Then did little for quite some time, apart from play some German music, Herr Schmitt's adaptation of which I knew.

Pretty average makan a bit later - left over stew, and bits of rather bad toast which I made, and I decided not to worry, and hope for something better tonight.

Then retired to my room, for “Grandstand” was showing on TV, and looking likely to for some time to come. I like the sound of “Dort unten in der Mühle”, although I suppose the rest of the house will get to hate it.

After a while, Mum asked me if I would like to come into town with her - Bev was watching “Grandstand”. Accepted invitation, and then wrote a letter asking for bits of photographic stuff, etc. Then set off, in mild but persistent rain, and hoped for a lift from Mr Daniel, who, however, was not forthcoming. Walked all the way, talking about what we could do to The farmhouse, and then did all our shopping, etc, and, as usual, ended up at the old forge, having paid all our debts, including the newsagents. Also posted a lot of letters.

After that, went to the church, which, it appears, was founded in 1261 - over 700 years ago. It is really a delightful little place, and Mum was really taken thereby - especially for an atheist. Put our names in the visitor's book, and then set off home, after getting something for Bev.

Back how, did little till makan, but planned to go to see Exeter on Monday. Mum will even give me an EX 135-36. Excellent makan.


Sunday, 25 April 1965 Gidleigh Park
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Bev in this morning at about 0930, and brought a cup of tea, for which I cursed her heartily, but nevertheless, especially after prompting from Mum, drank.

Up not much later, after reading a bit more of “A severed Head”, and then washed, dressed, etc, and had yet another unpleasant surprise in store for me - porridge, which at the best I dislike, and at the worst it becomes completely unbearable.

Mum decided, for some unknown reason, that it was about time that we changed our sheets, and got me, sneezing my head off, to help her change mine. It beats me why we can't leave them on until we leave - only 3 days. Probably wants to put up a pretence of regular cleaning etc, etc.

After that, sat in my room and read up about time exposures with Ektachrome film, and it would appear that yellow filters are quite essential. Also got round to writing up a better record of films developed in this year. Must also find out how many I did last year.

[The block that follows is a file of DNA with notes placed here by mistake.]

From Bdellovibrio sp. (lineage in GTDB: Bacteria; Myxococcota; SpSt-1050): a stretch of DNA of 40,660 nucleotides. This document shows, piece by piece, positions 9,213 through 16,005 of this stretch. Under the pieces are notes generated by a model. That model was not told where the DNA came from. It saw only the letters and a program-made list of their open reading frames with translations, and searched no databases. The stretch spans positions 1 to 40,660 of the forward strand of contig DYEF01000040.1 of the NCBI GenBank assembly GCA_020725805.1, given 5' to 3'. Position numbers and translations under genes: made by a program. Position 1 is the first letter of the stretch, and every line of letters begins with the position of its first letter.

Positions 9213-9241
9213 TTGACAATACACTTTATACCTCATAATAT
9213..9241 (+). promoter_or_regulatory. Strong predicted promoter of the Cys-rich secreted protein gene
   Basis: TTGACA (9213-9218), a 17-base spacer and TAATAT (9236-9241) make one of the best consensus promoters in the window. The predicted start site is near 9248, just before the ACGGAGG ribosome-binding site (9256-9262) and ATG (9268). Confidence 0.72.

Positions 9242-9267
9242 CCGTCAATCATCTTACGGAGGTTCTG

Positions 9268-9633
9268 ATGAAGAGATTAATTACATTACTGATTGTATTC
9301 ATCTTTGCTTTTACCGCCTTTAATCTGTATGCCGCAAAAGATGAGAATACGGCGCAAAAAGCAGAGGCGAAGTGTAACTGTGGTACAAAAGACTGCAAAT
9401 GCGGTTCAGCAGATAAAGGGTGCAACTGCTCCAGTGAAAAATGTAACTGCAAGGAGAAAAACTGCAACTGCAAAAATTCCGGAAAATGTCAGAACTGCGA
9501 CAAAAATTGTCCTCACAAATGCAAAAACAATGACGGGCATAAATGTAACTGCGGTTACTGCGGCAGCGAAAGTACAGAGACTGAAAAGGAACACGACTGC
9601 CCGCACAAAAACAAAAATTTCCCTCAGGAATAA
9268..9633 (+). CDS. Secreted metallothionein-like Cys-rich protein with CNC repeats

When thus at work, the old bird from next door came in, but I did not stay to help the conversation.

After that, had makan just about on time, and then back to my room, and it occurred to me that we were to visit Gidleigh Castle today, and this I told Mum, so she said we might as well go, and so we prepared therefor, and shortly set off behind the hotel.

Before too long, we were in Gidleigh, and got down to the castle, which I found rather disappointing. Very little indeed is left of it, and the original Gyddah Leah is now an ornamental flower garden. Nevertheless, I got quite a few photos of the Norman Keep, and so it was not quite a waster 2/6.

Then had a look at the Gidleigh church, which is quite a nice little place, though 'twould not compare with Exeter or even Chagford.

Then set back home again, and stopped off at the hotel to talk to Mr Daniel and also to look for Gydda's tunnel, which, however, we did not find.

Then read, and finished “A severed head”, despite an interruption from Mum, who wanted some firewood.

Supposed to have an early makan tonight, to get up early tomorrow to go into Exeter, but nobody would have known. Also Mum kept me up to translate a letter for her into German - for Else. Did not get to bed before 2230.


Monday, 26 April 1965 Gidleigh Park → Exeter → Gidleigh Park
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Woken as promised at about 0620 this morning by Bev laughing, and could not get back to sleep, so, after Mum brought in the tea, I got up, dressed, etc, and then got some toast for all of us. Ate that, ant then prepared all my photographic equipment, of which I had much, and then, before the girls could finish their breakfast, Mr. Daniel came along, and we were off to Chagford. Bumped into some very famous Major-General or someone on the way, and then off to Exeter.